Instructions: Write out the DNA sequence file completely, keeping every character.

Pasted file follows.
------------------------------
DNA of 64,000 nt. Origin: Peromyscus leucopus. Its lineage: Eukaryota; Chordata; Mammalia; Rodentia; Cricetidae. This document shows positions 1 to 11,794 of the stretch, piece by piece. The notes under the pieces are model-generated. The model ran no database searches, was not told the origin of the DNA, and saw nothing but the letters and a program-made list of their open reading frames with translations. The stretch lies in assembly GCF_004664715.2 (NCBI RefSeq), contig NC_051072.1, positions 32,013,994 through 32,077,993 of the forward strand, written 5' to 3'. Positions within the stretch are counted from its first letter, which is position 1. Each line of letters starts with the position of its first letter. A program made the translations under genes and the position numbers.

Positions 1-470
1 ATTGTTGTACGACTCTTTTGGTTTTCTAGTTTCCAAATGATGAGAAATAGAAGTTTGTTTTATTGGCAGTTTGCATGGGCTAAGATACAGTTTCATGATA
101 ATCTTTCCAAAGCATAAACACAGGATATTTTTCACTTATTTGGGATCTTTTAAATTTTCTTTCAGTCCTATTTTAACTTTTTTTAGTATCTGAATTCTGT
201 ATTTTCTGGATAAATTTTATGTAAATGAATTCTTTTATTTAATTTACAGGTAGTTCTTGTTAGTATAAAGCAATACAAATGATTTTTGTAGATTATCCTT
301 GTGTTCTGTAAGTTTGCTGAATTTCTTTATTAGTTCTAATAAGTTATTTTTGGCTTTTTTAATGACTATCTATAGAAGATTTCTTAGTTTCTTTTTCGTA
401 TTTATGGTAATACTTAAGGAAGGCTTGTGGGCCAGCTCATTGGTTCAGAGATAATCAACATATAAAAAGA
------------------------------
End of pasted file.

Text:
DNA of 64,000 nt. Origin: Peromyscus leucopus. Its lineage: Eukaryota; Chordata; Mammalia; Rodentia; Cricetidae. This document shows positions 1 to 11,794 of the stretch, piece by piece. The notes under the pieces are model-generated. The model ran no database searches, was not told the origin of the DNA, and saw nothing but the letters and a program-made list of their open reading frames with translations. The stretch lies in assembly GCF_004664715.2 (NCBI RefSeq), contig NC_051072.1, positions 32,013,994 through 32,077,993 of the forward strand, written 5' to 3'. Positions within the stretch are counted from its first letter, which is position 1. Each line of letters starts with the position of its first letter. A program made the translations under genes and the position numbers.

Positions 1-470
1 ATTGTTGTACGACTCTTTTGGTTTTCTAGTTTCCAAATGATGAGAAATAGAAGTTTGTTTTATTGGCAGTTTGCATGGGCTAAGATACAGTTTCATGATA
101 ATCTTTCCAAAGCATAAACACAGGATATTTTTCACTTATTTGGGATCTTTTAAATTTTCTTTCAGTCCTATTTTAACTTTTTTTAGTATCTGAATTCTGT
201 ATTTTCTGGATAAATTTTATGTAAATGAATTCTTTTATTTAATTTACAGGTAGTTCTTGTTAGTATAAAGCAATACAAATGATTTTTGTAGATTATCCTT
301 GTGTTCTGTAAGTTTGCTGAATTTCTTTATTAGTTCTAATAAGTTATTTTTGGCTTTTTTAATGACTATCTATAGAAGATTTCTTAGTTTCTTTTTCGTA
401 TTTATGGTAATACTTAAGGAAGGCTTGTGGGCCAGCTCATTGGTTCAGAGATAATCAACATATAAAAAGA